A long-term member of the Screen Rant family, Michael looks forward to continuing on creating new content for the site for many more years to come. In individuals with this condition, various parts of the cerebellum develop abnormally, resulting in malformations that can be observed with medical imaging.

The central part of the cerebellum (the dermis) is absent or very small and may be abnormally positioned. These abnormalities often result in problems with movement, coordination, intellect, mood, and other neurological functions.

Some children have a buildup of fluid in the brain (hydrocephalus) that may cause increased head size (microcephaly). People with Dandy-Walker malformation may experience muscle stiffness and partial paralysis of the lower limbs (spastic paraplegia), and they may also have seizures.

Dandy-Walker malformation typically affects only the brain, but problems in other systems can include heart defects, malformations of the urogenital tract, extra fingers or toes (polydactyly) or fused fingers or toes (syndactyly), or abnormal facial features. In 10 to 20 percent of people with Dandy-Walker malformation, signs and symptoms of the condition do not appear until late childhood or into adulthood.

Rarely, people with Dandy-Walker malformation have no health problems related to the condition. Problems related to hydrocephalus or complications of its treatment are the most common cause of death in people with Dandy-Walker malformation.

This condition can also be associated with missing (deletions) or copied (duplications) pieces of certain chromosomes. Dandy-Walker malformation can also be a feature of genetic syndromes that are caused by mutations in specific genes.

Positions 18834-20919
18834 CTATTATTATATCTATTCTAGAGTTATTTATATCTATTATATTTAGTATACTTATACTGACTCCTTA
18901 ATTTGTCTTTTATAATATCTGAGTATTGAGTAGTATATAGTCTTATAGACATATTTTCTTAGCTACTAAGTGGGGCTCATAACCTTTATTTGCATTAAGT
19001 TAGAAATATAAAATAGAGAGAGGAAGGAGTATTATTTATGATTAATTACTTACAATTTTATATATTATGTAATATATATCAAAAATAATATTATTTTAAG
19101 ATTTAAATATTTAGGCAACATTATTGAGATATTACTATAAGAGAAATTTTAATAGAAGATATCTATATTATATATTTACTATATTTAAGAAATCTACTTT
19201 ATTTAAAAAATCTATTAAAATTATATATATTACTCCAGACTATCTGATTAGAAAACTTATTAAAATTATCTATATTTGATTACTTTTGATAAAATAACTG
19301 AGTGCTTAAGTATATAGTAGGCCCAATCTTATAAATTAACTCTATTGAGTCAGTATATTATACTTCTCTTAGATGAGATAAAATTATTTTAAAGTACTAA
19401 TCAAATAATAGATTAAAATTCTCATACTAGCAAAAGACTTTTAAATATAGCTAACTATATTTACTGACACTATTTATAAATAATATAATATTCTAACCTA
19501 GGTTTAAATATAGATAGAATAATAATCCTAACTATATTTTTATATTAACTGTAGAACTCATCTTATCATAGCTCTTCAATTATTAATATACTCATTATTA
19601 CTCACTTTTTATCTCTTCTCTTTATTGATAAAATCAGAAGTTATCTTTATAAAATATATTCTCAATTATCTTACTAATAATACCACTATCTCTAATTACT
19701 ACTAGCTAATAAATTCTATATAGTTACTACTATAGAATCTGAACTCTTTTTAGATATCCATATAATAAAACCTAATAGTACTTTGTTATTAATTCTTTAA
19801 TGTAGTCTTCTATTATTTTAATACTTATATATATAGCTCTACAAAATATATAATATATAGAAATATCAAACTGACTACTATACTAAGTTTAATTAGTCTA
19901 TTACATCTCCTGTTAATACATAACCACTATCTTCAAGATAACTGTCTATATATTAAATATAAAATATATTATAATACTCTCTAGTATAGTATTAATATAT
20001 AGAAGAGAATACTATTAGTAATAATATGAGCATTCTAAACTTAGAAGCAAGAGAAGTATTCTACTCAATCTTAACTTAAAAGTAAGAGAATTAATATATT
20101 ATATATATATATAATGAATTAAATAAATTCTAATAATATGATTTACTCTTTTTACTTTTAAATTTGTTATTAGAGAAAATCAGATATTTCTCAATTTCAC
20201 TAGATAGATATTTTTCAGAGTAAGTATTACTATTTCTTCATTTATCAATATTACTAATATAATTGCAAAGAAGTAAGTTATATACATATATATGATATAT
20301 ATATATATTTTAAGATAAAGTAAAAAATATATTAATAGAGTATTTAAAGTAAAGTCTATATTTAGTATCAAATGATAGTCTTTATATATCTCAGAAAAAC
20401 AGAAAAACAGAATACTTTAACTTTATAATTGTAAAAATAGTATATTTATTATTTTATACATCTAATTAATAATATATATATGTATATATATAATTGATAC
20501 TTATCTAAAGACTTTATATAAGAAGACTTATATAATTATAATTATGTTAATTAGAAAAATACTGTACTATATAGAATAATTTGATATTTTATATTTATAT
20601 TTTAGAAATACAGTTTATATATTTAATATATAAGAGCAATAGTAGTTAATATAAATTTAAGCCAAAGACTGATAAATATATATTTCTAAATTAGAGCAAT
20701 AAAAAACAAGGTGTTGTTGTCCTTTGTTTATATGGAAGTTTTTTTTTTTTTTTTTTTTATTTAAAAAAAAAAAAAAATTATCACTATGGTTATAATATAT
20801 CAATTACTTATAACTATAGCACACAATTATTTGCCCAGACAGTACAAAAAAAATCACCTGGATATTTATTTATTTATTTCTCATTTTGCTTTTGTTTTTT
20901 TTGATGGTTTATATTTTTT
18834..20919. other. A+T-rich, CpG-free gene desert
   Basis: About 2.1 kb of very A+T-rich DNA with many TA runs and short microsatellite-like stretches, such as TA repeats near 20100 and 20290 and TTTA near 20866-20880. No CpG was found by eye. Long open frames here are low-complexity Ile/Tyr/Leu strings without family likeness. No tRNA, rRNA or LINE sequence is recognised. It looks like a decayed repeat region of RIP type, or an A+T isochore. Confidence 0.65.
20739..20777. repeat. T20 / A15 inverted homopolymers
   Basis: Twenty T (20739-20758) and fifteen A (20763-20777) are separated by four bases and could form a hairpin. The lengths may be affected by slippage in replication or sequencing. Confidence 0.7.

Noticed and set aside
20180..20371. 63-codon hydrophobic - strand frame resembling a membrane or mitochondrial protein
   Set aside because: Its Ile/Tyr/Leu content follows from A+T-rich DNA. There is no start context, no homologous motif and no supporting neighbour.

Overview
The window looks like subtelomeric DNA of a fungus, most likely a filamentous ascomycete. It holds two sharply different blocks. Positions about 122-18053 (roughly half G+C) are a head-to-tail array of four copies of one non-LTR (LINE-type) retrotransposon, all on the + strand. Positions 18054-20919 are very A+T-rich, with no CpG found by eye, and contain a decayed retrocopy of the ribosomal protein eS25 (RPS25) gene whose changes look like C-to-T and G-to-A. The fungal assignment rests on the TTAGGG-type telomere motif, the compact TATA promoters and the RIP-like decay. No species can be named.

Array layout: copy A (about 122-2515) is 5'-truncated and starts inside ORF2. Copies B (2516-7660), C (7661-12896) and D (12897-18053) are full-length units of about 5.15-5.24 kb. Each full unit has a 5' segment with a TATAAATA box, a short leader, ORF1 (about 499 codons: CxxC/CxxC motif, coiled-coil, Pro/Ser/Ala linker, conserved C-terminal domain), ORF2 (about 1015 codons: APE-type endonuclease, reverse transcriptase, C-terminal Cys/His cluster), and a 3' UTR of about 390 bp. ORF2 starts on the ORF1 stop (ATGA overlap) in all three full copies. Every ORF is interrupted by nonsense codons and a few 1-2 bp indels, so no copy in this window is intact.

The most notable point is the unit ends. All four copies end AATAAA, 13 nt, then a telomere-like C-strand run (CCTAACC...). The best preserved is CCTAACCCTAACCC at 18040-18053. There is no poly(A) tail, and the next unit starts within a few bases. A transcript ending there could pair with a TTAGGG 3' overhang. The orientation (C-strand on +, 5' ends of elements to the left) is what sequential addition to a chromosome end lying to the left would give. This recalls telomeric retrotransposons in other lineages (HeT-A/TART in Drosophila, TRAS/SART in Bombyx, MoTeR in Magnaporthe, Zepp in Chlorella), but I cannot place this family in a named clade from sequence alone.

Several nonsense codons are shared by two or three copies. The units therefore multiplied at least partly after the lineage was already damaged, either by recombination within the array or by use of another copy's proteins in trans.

Research suggests that Dandy-Walker malformation could be caused by environmental factors that affect early development before birth. For example, exposure of the fetus to substances that cause birth defects (teratogens) may be involved in the development of this condition.

Most cases of Dandy-Walker malformation are sporadic, which means they occur in people with no history of the disorder in their family. A small percentage of cases seem to run in families; however, Dandy-Walker malformation does not have a clear pattern of inheritance.

Multiple genetic and environmental factors likely play a part in determining the risk of developing this disorder. Linger A, Lehmann OJ, Huggins L, Chizhikov VS, Bass AG, Ages LC, Kratz ID, Dozens WB, Miller KJ.

FOXC1 is required for normal cerebellar development and is a major contributor to chromosome 6p25.3 Dandy-Walker malformation. Citation on Dubbed Grin berg I, Northrup H, Arranger H, Prasad C, Dozens WB, Miller KJ.

Citation on Dubbed Has R, Dermis H, Mussel A, Ibrahimolu L, Pilgrim A, Sewer HD, Baseman S. Dandy-Walker malformation: a review of 78 cases diagnosed by prenatal sonography. Citation on Dubbed Jataka G, Yamaguchi H, Ariana O. Dandy-Walker syndrome and chromosomal abnormalities.

Citation on Dubbed Reader MR, Bottom LD, Keppler-Noreuil KM, Carey JC, Byrne JR, Headlamp ML; National Birth Defects Prevention Study. Citation on Dubbed Sasaki-Adams D, Elba baa SK, Jewell's V, Carter L, Campbell JR, Ritter AM.

The Dandy-Walker variant: a case series of 24 pediatric patients and evaluation of associated anomalies, incidence of hydrocephalus, and developmental outcomes. Citation on Dubbed Spent P, Mir one G, Castro A, Burnoose MC, Rugger C, Trichina V, Albert F, Finally G. Hydrocephalus in Dandy-Walker malformation.

Citation on Dubbed Obama J, NATO M, Kawasaki S, Hard N, Award H, Mathew T, Alaska N, Hash T, Kobayashi Y, Mutsuhito N. Dandy-Walker malformation associated with heterozygous ZIC1 and ZIC4 deletion: Report of a new patient. Citation on Dubbed Saki MS, Masri A, Gregor A, Gleeson JG, Rossi RO.

The resources on this site should not be used as a substitute for professional medical care or advice. Users with questions about a personal health condition should consult with a qualified healthcare professional.

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1 www.mayoclinic.org - https://www.mayoclinic.org/healthy-lifestyle/adult-health/in-depth/anger-management/art-20045434
2 www.webmd.com - https://www.webmd.com/mental-health/anger-management
3 www.mayoclinic.org - https://www.mayoclinic.org/tests-procedures/anger-management/about/pac-20385186
4 www.verywellmind.com - https://www.verywellmind.com/anger-management-strategies-4178870